- Now let us cream the egg yolk. Place egg yolks into a large mixing bowl, use an electric mixer to whisk the yolks on medium speed (30 seconds). Gradually add into sugar and beat on high speed until the eggs have tripled in volume resulting a nice and light batter. This takes about 5 minutes.
- Add into wet ingredients Mix into the corn oil, coconut milk, pandan paste, vanilla essence. Sift into the dry ingredients of cake flour, salt and baking powder. Gently fold them into the beaten eggs until you can’t see flour anymore.
- Now let’s make meringue. Use an electric mixer, beat the egg whites over medium speed for one minute. Then add Cream of Tartar and whisk for one more minute. Then gradually add the sugar and beat over high speed for about 5 minutes.
- Now that the batter and meringue is done, It is time to mix them both together. Add one third of the meringue to the batter and mix it with a spatula so that you get a light green batter which is easy to fold. Then add the rest of the meringue to the batter and GENTLY fold the mixture in.
- Before you pour the mixture into the tin, give your batter bowl a few sharp blows by banging it on the table. This will get the big bubbles to rise to the top and burst.
- Now pour the mixture into the cake tin slowly making sure that as many of the big bubbles burst while the batter flows over the rim of the cake tin. Remember pouring the batter into the same portion of the tin and you will see that the batter flows around the tin without trapping more air.
- Now put the cake into the oven. Make sure that the oven thermometer shows 170 °C and put the cake tin as lowest in the oven as you can. It is critical to have more heat at the bottom than the top or else the top will brown, crack, become dry and start to sink before your baking is done. At around 15 to 20 minutes, you cake would have risen and start to crack. The entire baking time takes about 55 minutes.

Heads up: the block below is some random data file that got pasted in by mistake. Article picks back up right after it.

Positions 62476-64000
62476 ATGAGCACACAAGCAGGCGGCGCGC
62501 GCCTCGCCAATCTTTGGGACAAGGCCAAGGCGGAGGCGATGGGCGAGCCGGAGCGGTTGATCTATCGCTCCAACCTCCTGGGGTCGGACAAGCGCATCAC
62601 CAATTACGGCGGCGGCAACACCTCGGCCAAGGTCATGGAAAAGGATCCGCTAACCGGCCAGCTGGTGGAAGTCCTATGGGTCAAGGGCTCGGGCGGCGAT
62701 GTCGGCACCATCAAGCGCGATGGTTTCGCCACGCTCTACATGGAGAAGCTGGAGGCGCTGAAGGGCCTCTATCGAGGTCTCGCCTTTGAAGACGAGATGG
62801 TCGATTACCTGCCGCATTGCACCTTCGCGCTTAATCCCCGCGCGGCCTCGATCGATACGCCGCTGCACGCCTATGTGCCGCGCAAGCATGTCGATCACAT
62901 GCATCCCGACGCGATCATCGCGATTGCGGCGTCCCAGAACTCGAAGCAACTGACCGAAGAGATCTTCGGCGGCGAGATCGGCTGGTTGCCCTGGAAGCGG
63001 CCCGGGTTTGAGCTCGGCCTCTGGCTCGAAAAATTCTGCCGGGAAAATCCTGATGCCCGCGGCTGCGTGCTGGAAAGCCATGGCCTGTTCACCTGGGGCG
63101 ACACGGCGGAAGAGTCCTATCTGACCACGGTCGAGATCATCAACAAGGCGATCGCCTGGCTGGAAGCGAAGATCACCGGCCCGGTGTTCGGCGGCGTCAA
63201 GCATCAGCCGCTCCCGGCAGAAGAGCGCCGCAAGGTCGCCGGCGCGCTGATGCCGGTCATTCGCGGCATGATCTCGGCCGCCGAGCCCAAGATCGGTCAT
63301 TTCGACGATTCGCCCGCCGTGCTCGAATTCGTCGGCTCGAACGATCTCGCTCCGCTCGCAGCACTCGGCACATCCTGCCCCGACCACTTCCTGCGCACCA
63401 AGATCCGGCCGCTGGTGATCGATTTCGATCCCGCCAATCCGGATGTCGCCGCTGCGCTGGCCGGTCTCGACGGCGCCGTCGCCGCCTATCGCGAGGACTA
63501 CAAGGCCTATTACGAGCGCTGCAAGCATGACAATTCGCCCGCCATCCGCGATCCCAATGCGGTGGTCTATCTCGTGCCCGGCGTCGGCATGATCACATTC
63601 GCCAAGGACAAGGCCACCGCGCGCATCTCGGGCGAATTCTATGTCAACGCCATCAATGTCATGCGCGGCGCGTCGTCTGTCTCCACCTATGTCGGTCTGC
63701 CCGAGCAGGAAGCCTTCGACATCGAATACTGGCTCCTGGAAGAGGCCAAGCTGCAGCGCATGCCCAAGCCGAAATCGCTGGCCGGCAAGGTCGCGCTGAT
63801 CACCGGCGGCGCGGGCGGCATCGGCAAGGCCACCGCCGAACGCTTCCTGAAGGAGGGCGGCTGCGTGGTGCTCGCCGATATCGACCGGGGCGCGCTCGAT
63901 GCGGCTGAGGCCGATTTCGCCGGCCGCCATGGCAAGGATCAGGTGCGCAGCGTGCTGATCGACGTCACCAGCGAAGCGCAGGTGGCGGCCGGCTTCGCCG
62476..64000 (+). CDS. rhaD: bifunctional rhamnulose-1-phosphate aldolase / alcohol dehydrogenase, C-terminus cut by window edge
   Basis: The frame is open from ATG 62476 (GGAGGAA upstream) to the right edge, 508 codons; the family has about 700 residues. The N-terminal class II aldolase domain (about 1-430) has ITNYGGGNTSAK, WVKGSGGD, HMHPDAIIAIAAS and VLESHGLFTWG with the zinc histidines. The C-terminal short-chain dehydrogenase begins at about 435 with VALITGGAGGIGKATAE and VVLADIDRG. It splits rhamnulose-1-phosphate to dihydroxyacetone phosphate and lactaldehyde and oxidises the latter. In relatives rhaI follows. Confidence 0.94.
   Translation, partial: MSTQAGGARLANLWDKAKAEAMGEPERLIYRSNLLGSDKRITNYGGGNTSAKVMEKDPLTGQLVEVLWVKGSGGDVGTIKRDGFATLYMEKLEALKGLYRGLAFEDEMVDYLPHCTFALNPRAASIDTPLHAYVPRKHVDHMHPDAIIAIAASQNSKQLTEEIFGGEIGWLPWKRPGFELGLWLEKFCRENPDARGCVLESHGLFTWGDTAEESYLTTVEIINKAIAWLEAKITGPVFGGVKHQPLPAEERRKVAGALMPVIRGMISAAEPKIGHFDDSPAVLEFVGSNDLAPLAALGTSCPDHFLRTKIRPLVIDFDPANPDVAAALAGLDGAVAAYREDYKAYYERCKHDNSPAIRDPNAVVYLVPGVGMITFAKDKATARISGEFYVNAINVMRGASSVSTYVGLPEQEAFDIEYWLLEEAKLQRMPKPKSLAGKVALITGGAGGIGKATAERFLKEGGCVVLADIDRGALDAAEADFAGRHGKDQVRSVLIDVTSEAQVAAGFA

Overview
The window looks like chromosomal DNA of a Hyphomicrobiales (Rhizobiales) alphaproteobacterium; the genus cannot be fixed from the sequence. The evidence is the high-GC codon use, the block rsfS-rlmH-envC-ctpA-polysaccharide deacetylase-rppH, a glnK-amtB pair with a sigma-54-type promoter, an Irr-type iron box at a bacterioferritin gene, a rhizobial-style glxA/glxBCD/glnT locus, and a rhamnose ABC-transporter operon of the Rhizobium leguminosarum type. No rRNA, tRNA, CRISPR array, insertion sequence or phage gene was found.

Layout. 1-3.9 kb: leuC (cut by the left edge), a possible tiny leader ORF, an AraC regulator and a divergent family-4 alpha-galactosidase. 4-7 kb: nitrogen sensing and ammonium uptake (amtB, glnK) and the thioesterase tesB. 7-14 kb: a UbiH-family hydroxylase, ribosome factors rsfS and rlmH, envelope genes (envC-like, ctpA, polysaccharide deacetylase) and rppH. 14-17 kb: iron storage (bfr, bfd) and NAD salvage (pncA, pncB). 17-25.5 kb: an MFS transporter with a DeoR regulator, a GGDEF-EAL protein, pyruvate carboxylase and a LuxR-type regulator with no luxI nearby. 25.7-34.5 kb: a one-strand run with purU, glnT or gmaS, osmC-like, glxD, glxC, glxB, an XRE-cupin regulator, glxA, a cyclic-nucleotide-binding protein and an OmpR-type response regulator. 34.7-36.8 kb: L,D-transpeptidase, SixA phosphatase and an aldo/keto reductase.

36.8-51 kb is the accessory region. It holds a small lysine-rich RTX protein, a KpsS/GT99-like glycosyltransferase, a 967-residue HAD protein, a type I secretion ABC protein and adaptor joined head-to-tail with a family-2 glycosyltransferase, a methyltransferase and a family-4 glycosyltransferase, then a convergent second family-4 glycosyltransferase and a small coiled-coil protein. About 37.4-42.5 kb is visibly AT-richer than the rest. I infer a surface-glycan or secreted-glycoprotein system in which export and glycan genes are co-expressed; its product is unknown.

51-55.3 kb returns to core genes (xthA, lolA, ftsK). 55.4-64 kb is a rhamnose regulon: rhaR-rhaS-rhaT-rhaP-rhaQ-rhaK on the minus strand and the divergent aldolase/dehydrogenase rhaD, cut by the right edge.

- Once baking is done, overturn the cake and let it cool. Use a funnel to elevate the cake. This is important because if the cake is too close to your tabletop, condensation takes place and you will spoil the surface of the cake. To speed up the cooling process, you can drape a wet towel over the cake tin. This takes about 60 minutes. Once your cake is cooled, it’s time to remove it from the tin.
- Use a sharp knife and with one movement separate the sides of the cake from the tin, pressing your blade as firm as possible on the cake tin.
It is the time of the Year! With the Chinese New Year around the corner, you can find pineapple tarts just about everywhere in Singapore or Malaysia . Every bakery that churns them out is claiming that it’s tarts are the best. But I found out today these melt-in-mouth homemade tarts with buttery crumbly pastry and fresh homemade pineapple jam are the BEST I’ve had so far. It calls for simple and fresh ingredients with minimized use of sugar. No preservatives added at all.
Makes 100 pieces
- 510g plain flour/all purpose flour 中筋面粉
- 350g unsalted butter
- 100g condensed milk 炼乳
- 2 egg yolks room temperature
Homemade pineapple filling (pineapple jam)
- 3 ripe pineapples
- 250g granulated sugar 白砂糖 (adjust the amount of sugar by 20% based on the ‘sweetness’ of you pineapple)
Step 1 make pineapple filling/jam
- Peel the pineapples. Cut away some of the core but not totally remove it (By leaving small part of core so the jam has some bites in.) Cut into small cubes. Put 1/4 of the pineapples into a blender till it becomes puree (do not add water). Do the same with the rest of pineapple cubes. Sift the pineapple puree so to remove some of the juices. Don’t throw the juices away – the byproduct makes a couple of glasses of good fruit juice.